Mark MacDonald has become the family historian when the topic involves his 1960 Chevy El Camino because this Elky has become a legacy vehicle in his extended family.


The El Camino’s history with one family began 55 years ago in California when Mark’s mother in law purchased the unique GM car/truck combination as a 3-year-old used vehicle.


Later, Mark’s future bride became its owner during her high school and college years until Mark became its custodian when she moved north to his home in western Canada.


The El Camino was already a fixture in her family and Mark “married into it (the Elky)”, in his words.




The El Camino was GM’s answer to the emergence of the Ford Ranchero when the El Camino debuted in 1959. The two automotive companies were fierce rivals, so the El Camino was not a huge surprise after Ford built their first car/truck combination in 1957.




The 1960 El Camino was the last car/truck produced by General Motors until 1964 when the mid-sized Chevelle revived the El Camino brand for the General.


Mark told MyStarCollectorCar that his 1960 El Camino was not produced in massive numbers. Our research indicates that GM sold 22,246 El Caminos in 1959-and only 14,163 El Caminos in 1960. Ford’s sales numbers were almost identical (in a mirror image sense) to General Motors during the same period.



Ford sold about 7000 more Rancheros in 1960 (21,027 vehicles) and the numbers indicate GM took a direct hit with their El Camino sales (about 7000 less Elkys) that same year. Ford moved the Ranchero model to their brand new compact car (Falcon) in 1960 and the decision paid off handsomely for them.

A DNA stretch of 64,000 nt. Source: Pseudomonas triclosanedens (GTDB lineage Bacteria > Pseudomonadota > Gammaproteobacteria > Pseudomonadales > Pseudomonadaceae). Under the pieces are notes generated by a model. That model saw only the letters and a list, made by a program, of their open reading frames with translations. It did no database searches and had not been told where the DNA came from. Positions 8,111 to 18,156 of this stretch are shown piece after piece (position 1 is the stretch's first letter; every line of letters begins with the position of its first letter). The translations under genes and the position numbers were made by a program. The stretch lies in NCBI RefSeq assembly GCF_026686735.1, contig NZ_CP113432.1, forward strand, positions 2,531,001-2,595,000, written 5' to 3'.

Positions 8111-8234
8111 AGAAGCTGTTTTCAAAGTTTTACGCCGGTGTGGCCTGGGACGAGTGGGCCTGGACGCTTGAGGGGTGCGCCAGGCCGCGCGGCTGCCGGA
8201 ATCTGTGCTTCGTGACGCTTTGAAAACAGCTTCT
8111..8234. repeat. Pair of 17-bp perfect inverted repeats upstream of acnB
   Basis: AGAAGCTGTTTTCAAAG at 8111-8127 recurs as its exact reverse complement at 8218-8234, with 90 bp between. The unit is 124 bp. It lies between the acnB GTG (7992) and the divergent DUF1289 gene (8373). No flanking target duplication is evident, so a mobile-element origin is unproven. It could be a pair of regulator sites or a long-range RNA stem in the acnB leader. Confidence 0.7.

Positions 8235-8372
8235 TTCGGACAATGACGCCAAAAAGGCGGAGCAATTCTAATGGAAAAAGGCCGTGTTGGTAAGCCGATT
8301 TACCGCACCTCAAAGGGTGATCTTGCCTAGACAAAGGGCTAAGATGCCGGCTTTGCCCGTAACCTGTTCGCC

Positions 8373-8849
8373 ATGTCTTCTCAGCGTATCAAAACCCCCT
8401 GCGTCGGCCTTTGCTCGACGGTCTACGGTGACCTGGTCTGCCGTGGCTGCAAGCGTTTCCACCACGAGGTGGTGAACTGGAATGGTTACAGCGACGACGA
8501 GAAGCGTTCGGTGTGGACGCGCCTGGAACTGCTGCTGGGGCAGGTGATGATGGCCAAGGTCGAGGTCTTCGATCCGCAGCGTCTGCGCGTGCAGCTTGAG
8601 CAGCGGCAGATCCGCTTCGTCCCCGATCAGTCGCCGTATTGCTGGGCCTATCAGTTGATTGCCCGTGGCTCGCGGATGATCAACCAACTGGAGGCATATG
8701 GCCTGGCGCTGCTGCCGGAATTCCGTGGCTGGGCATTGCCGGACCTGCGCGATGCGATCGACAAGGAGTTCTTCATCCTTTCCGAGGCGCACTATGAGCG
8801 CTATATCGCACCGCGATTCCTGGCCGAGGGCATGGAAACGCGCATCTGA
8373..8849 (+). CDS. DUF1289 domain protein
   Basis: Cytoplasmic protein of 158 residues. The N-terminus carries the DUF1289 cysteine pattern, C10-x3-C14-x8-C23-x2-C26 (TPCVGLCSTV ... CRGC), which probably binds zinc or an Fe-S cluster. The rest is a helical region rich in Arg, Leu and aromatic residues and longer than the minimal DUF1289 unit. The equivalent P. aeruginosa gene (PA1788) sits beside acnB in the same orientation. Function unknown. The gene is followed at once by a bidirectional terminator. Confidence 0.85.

Subsequently a newly orphaned model like a 1960 El Camino was likely a good purchase decision in 1963 for Mark’s future mother in law.


Mark is not by nature a big GM guy, but he loves the family history found in his 1960 El Camino. The 58-year Elky is virtually a survivor vehicle and has stood the test of time very well over the ensuing decades.




The snow-free California years were kind to the exterior El Camino during its years as a daily driver in that sunny state, so the car/truck hybrid still sports its original paint. The interior was redone at a reasonable rate in the 1970s because the warm California sun is not easy on vinyl.




The El Camino still sports its original California black plate on the front and Mark believes the miniature lake side mirrors were an aftermarket option that were installed during the Elky’s early years.




This El Camino has its original 283 engine and a 2-speed Powerglide automatic transmission after many hundreds of thousands of miles on the road.  The tranny has been rebuilt once, according to Mark, and he has only replaced the water pump on the famous Chevy small block.




The Chevy also has seat belts that were installed in it long after the Elky left the factory.




Maybe the seat belts are a good idea because Mark is happy to report that his 1960 El Camino is still capable of a steady 65-70 mph (about 100-115 km/h) on the highway.




Mark may not be a big GM guy but, when all is said and done, he is a big fan of his family and their 1960 El Camino.



By: Jim Sutherland

Jim Sutherland is a veteran automotive writer whose work has been published by many major print and online publications. The list includes Calgary Herald, The Truth About Cars, Red Deer Advocate, RPM Magazine, Edmonton Journal, Montreal Gazette, Windsor Star, Vancouver Province, and Post Media Wheels Section.